Fast, reliable answers to questions about biodiversity

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A one-stop-shop for all existing knowledge on biodiversity? Welcome to Naturalis! Our scientists and our vast collection make us a unique source of reliable answers. Have a question about biodiversity? Our experts – or their colleagues in our extensive domestic and international network – will supply a clear answer in short order.

Many organizations have already benefited. From conservation organizations to universities, and from government agencies to commercial businesses: we've assisted groups including the World Wildlife Fund, Dutch Customs, and the Netherlands Food and Consumer Product Safety Authority (NVWA).

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A few examples:

  • Promoting healthy coral reefs
    On behalf of the World Wildlife Fund, our coral experts monitor the health of the world's reefs, including threats resulting from climate change. Our researchers know exactly how a balanced ecosystem should function. Is something out of whack? They will quickly sound the alarm.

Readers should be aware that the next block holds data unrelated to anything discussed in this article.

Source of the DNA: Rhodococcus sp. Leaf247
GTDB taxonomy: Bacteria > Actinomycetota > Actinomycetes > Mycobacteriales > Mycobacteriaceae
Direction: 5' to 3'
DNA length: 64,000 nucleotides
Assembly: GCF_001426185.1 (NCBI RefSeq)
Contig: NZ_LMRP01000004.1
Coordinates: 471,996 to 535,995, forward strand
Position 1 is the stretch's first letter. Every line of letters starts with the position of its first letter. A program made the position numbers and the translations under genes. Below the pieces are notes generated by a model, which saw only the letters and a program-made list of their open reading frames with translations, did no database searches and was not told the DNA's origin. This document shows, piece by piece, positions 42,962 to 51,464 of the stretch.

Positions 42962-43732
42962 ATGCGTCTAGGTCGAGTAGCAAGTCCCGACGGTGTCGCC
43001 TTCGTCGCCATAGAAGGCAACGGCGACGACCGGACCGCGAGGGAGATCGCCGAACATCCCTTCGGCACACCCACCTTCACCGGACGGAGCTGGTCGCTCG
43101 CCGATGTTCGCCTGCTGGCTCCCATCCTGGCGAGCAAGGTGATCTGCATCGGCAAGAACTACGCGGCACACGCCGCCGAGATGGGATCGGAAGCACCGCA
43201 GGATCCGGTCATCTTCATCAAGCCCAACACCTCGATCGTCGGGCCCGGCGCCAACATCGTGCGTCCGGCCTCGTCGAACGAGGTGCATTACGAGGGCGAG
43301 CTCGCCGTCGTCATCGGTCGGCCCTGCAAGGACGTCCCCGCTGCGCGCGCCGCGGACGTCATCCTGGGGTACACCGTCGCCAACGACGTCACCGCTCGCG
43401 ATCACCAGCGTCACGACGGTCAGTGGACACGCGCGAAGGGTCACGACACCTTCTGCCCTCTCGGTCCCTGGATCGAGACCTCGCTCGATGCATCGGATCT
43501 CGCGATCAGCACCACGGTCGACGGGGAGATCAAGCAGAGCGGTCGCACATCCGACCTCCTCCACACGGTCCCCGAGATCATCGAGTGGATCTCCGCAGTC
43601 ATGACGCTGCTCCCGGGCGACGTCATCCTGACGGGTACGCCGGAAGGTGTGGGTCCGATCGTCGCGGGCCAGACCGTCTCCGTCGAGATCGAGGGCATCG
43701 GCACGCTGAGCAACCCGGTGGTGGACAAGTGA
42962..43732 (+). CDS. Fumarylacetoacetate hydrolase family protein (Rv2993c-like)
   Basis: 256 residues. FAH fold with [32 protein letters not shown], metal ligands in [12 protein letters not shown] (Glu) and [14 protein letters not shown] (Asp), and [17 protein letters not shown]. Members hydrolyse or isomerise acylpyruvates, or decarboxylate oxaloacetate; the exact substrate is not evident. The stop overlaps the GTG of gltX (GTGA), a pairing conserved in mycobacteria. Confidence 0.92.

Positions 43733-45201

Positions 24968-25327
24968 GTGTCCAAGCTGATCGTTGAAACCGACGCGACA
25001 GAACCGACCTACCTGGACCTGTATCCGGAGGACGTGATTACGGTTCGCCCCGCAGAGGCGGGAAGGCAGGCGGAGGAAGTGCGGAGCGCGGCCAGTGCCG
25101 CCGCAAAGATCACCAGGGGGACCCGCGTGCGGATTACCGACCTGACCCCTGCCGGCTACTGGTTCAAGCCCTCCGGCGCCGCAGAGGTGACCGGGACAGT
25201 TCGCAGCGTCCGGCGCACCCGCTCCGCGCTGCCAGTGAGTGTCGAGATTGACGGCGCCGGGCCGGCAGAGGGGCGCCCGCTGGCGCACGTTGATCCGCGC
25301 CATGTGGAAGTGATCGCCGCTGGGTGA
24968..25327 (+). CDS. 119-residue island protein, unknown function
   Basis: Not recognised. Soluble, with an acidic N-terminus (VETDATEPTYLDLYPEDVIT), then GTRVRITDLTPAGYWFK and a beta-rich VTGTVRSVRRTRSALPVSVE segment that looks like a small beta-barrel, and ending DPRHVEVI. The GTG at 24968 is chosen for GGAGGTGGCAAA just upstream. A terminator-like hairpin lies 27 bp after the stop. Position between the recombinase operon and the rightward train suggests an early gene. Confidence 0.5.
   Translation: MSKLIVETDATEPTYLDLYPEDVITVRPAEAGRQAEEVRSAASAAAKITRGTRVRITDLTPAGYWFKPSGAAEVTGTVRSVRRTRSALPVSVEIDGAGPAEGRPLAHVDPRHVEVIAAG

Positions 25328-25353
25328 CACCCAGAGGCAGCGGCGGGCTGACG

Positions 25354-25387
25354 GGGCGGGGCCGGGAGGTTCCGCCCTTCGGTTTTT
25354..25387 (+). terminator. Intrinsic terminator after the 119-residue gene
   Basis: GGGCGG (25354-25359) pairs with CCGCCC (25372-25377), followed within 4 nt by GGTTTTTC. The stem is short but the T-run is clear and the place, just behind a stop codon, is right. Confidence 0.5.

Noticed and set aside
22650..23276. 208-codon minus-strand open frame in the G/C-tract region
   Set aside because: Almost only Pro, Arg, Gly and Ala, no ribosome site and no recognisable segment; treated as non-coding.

• Tracking prohibited animal and plant species
    We help Dutch Customs officials track the illegal import and export of endangered animal and plant species. Our analysis can provide confirmation of the species, origin and potentially illegal practices. We examine skins, coral, teeth, skulls, bone material and even certain types of wood.

  • Identifying harmful foreign organisms
    We help specialists at the NVWA track down the names of various species. That way, we can identify any potentially harmful organisms from other countries.

  • Forensic research
    When investigators are trying to crack a crime, we help by applying DNA barcoding. And when trace evidence is being investigated, we analyze plant remnants. This allows us to see exactly where the victim was moments before the crime. If a case involves remains found in a secluded location, forensic entomology can tell us how long the body was there.  

  • Cataloguing invasive species
    From climate change to the ballast water of ships: exotic species wind up in the Netherlands in all kinds of ways. Those new species may be detrimental to native flora and fauna. Our specialists track down these newcomers.